Published: August 2021

Finding a new rental in a lockdown

Red for rent sign outside of rented apartments

Steps to take during pandemic restrictions

30 August 2021

If you’re looking for a new rental, it’s hard to check it out during a lockdown. Current public-health restrictions, at 30 August 2021, ban inspections across the state. There are exceptions at this time – for final inspections for a prospective sale or rental of property that cannot be deferred, and end-of-lease or property-settlement activities.

Here are a few steps you can take if you can’t inspect the property in person. Also see our pages on Starting your tenancy.

Check restrictions

Check out the latest on the public-health restrictions to see what is permissible. For current real-state restrictions go to How we work: Victoria | Coronavirus Victoria.

Watch out for scams

There has been an increase in scams during the pandemic. Make sure you deal with a real person and a real property; it’s OK to ask for someone for identification or proof they’re the owner. Don’t pay cash.

Consumer Affairs Victoria (CAV) has some tips that include doing an internet search with images from the advertising, to check they haven’t been copied from another site. Read CAV’s page on rental scams and the Australian Competition and Consumer Commission’s Scamwatch website.

Ask for documentation

Ask the agent or rental provider (landlord) to send you a detailed video tour of the rented premises.

Also ask them for copies of the most recent condition reports, including any photos. They will have a copy of the most recent one at least.

Try to get a copy of the floor plan with measurements as this will help with a sense of space and what features are in the property. Sometimes the ad for the property includes the floor plan.

Research, research, research

Do as much research as you can about the property. Use Google Maps for a bird’s eye view of the property and its surrounds. The Street View function is useful to view the street around the rental, and for a candid photo of the street frontage of the property.

Signing the agreement

Make sure that anything the rental provider says they will do is written into the contract. You should be able to get a copy of the contract to review before you sign.

If you sign and return the contract to the agent or rental provider,  and they accept your rent payment without reservation or they have given you the keys, the rental provided has accepted the agreement – even if they do not send you back the agreement with their signature. This means that you are bound by the agreement even if you don’t have that signed copy.

And remember, for any payments do not pay cash and always make sure you get a receipt.

Rental provider must maintain the rental ‘in good repair’

Remember that if anything is broken, the rental provider is obliged under Victorian rental laws to fix it and put the house in good repair. The law says your rented home must be ‘maintained in good repair and in a reasonably fit and suitable condition’.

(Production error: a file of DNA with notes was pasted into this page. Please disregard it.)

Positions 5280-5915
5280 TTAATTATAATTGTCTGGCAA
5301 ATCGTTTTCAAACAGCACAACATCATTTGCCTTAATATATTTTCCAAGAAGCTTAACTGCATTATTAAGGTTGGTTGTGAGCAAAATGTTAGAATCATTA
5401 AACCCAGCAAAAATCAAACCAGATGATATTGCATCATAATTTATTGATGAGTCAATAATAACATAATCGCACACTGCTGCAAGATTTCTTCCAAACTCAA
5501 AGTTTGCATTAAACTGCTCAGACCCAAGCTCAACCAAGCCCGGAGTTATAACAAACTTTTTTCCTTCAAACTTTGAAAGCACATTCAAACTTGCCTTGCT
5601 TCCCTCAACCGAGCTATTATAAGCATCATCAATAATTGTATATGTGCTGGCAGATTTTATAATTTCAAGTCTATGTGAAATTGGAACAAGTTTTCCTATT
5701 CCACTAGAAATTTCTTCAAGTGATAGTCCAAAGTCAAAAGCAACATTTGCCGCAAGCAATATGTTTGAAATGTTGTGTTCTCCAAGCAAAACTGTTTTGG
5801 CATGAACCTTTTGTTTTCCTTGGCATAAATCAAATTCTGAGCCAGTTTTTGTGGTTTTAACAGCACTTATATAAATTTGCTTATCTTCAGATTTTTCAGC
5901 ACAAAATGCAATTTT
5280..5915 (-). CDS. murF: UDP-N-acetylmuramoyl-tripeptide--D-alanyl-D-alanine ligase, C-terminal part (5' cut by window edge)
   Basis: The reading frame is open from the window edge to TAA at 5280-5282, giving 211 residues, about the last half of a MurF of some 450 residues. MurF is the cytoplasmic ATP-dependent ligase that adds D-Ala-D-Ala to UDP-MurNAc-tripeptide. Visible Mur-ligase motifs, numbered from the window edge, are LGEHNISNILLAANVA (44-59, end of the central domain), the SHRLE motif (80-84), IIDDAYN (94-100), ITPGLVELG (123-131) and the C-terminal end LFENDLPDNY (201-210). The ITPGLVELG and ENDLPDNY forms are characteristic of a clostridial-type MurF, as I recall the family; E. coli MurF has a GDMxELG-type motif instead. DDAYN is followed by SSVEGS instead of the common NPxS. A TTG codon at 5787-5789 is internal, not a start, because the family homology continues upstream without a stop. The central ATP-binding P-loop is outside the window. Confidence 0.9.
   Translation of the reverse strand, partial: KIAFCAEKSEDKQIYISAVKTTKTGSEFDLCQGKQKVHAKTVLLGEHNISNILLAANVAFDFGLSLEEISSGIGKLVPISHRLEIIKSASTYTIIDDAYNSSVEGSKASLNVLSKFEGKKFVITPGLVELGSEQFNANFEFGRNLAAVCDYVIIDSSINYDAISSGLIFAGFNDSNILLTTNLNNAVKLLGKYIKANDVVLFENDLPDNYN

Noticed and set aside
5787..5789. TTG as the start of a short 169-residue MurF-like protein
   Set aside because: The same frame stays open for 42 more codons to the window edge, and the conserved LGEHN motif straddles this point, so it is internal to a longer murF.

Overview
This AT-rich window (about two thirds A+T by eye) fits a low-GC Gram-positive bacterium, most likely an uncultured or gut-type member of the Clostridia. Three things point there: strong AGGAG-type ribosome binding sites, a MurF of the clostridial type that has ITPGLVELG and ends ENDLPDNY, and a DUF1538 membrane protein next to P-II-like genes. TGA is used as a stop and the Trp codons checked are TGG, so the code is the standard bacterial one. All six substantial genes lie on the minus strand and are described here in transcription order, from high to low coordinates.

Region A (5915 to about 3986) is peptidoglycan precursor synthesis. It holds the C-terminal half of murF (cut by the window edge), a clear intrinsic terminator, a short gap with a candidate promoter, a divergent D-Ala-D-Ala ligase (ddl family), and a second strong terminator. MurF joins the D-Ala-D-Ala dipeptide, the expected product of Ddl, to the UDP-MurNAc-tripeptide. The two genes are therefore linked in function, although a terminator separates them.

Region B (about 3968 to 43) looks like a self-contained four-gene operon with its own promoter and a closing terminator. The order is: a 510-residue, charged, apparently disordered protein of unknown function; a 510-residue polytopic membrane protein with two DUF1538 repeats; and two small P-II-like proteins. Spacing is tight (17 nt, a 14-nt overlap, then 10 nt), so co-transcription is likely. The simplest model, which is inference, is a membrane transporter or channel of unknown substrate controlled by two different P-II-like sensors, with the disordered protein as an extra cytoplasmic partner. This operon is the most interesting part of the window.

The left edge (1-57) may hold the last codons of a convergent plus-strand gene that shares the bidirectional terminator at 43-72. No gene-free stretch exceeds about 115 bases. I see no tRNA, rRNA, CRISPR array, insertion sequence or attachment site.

For more information see our page Repairs and maintenance.

Rental properties must also meet certain minimum standards under the law, including a cooktop in good working order with at least 2 burners and a fixed heater in good working order in the main living area.

If you have signed a rental agreement (lease) and the property does not comply with the minimum standards you have the right to end the agreement if you have not moved in – that is, you have not stayed at the property, even if you have already moved your belongings in. Alternatively, you have the right to request urgent repairs.

For more on this, see our page Minimum standards.

Disclosures and misleading conduct

Rental providers have an obligation under the law to disclose certain things about the property, such as whether it complies with the minimum standards, before signing a rental agreement. Here is the official mandatory disclosure checklist rental providers must follow. It’s an offence if they don’t disclose anything on the list.

It is also an offence for an estate agent or rental provider to engage in false and misleading conduct.

Save a copy of the original advertisement for the rental, as this can be important if it turns out that something claimed in the ad isn’t true. For example, the ad says there is secured car parking and it turns out that there isn’t any parking. Having the rental advertisement as evidence may help your case if you decide to go to the Victorian Civil and Administrative Tribunal (VCAT).

A renter who has been misled or deceived by the rental provider or agent into signing a rental agreement by their actions, or omissions, or a failure to disclose, can apply to VCAT for compensation if they’ve suffered a loss. In some cases VCAT may allow the renter to end the agreement without incurring any costs for breaking the lease.

You can also report offences to Consumer Affairs Victoria.

For more information, see our page Complaints about rental providers and agents.

Note: This information is a guide and should not be used as a substitute for professional legal advice.


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